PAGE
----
Yearning to be miserable

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Lucinda Breeding/DRC
Deborah Beltan performs during Music Theatre of Denton auditions at the Campus Theatre.
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Music Theatre of Denton auditions pack the house with hopefuls

James D. Laney said he was ready for a big turnout.

The director of Music Theatre of Denton’s fall show, Les Miserables, said the musical has a special place in the hearts of musical theater performers.

Laney is himself a fan of the musical by Claude-Michel Schonberg, Alain Boublil, Jean-Marc Natel and Herbert Kretzmer.

“It was back around the time that I’d finished my doctorate that I went to New York and saw the show with my parents” in the ’80s, Laney said.

The English-language staging of Les Miserables debuted on Broadway in 1987. Laney was among the first in the country to see what’s become one of the most popular musicals in theater history.

“I remember after curtain call, I looked over at my parents and said something like, ‘Oh, this is going to be a hit.’ My parents weren’t so sure, but I had a feeling about it,” he said.

Laney, a familiar performer and volunteer in Denton’s theater scene, said his concept for the show is to examine all of the degrees of loss and absence it contains.

“I kept coming back to the song in the show ‘Empty Chairs, Empty Tables,’” he said. “There are going to be a lot of empty chairs and tables throughout. We’re going to have projections of chairs falling and going every which way. I want to really focus on those things.

“People come in and out of our lives, because of circumstance. And not just the students at the barricades. Jean Valjean loses family through his own incarceration. Fantine has to leave her child. Javert’s loneliness. All of these people are haunted by empty chairs and empty tables. They are suffering.”

Music director Arturo Ortega, who was the musical director for Music Theatre of Denton’s stagings of The Color Purple and Monty Python’s Spamalot, also expected a massive turnout for auditions.

“One thing I hear is that this is a bucket list show,” Ortega said. “It’s not something people who do musicals look at as something to do. They don’t look at this show as something to add to their resume, just for experience. This is a dream of theirs.”

Ortega said he expected the auditions to bring singers with musical theater experience and singers with choir and opera training. He was right. On the first of two nights of tryouts, nearly 70 singers arrived and filled out audition applications. Some attached professional head shots to their applications.

About a dozen children arrived, all hopefuls for the roles of Cosette, a young girl left in the care of an unscrupulous pair of innkeepers; Eponine, the pair’s daughter; and Gavroche, a street urchin who is the innkeepers’ abandoned son.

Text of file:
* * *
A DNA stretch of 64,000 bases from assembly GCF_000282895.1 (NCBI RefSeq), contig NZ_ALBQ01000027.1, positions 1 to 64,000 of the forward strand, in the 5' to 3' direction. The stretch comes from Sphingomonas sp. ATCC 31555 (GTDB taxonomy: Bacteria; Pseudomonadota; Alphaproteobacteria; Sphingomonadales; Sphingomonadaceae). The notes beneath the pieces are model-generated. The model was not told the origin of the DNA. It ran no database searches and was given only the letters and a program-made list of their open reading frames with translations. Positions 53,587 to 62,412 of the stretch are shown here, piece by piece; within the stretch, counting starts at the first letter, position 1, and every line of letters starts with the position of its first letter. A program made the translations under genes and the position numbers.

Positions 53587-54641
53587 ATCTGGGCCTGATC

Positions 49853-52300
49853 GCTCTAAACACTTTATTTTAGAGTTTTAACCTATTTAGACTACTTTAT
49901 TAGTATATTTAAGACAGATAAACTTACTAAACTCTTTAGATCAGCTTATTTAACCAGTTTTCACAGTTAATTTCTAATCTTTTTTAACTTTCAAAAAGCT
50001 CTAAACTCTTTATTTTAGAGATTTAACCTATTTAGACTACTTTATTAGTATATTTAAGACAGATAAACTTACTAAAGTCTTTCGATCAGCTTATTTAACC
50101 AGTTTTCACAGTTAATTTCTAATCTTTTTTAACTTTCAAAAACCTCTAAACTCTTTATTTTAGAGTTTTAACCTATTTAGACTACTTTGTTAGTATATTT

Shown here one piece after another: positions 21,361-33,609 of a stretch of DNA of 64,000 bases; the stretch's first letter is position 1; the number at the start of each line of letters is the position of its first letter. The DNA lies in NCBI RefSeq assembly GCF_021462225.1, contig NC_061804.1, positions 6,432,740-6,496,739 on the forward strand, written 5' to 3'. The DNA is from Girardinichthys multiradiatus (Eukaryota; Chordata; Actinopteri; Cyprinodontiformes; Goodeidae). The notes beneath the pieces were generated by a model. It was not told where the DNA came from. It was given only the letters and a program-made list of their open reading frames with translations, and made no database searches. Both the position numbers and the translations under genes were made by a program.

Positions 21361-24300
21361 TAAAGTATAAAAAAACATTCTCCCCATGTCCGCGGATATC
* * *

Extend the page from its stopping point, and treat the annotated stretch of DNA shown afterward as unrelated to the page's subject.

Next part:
The adults who auditioned hoped to make the chorus and the leading characters in the musical version of the famous Victor Hugo novel.

It’s an epic story. Jean Valjean commits to a new moral life after violating his parole from a brutal French prison. Inspector Javert is consumed by his pursuit of Valjean. Fantine is a worker in Valjean’s factory who becomes a beneficiary of Valjean.

As Fantine’s daughter, Cosette, and Eponine grow, they are drawn into the revolutionary movement and to the young men who want to challenge the French aristocracy.

University of North Texas music student Malcolm Payne hushed the room when he sang part of the song “Stars.”

“Oh my God,” someone whispered when his baritone punched the final note with effortless vibrato. Payne was cast as Javert.

A similar response met little Madison Verre when she sang “Castle on a Cloud” from the musical. A loud cheer went up when her confident and clear soprano trailed off. She earned the part of Cosette.

In spite of the apparent competition for roles, the performers and directing team were supportive. Children’s tryouts elicited cheers, and when adult performers forgot their lines, they were urged to start over.

A few performers were stricken by stage fright and tried to sing their audition songs on the wrong note.

“It’s OK,” production voice coach Becky Jones said when one college-age man got off on the wrong note. “The note is right heeeeere,” she sang.

The performer found his note and followed through with his audition.

Assistant director Aileen Stark said performers weren’t alone in their anxiety during the two days of auditions.

“I don’t think people know this,” she said just a few hours before callbacks, a third audition in which the directing team can take another look at promising performers. “But this is just as nerve-wracking for us.”

Facebook was buzzing after the auditions. Lots of performers and their friends posted status updates reporting “crossed fingers” and hopes to take on “the role of a lifetime.”

The cast and crew will rehearse the show for the next two months. The musical runs from Oct. 17-26 at the Campus Theatre. Fans of the show can learn more at

LUCINDA BREEDING can be reached at 940-566-6877.

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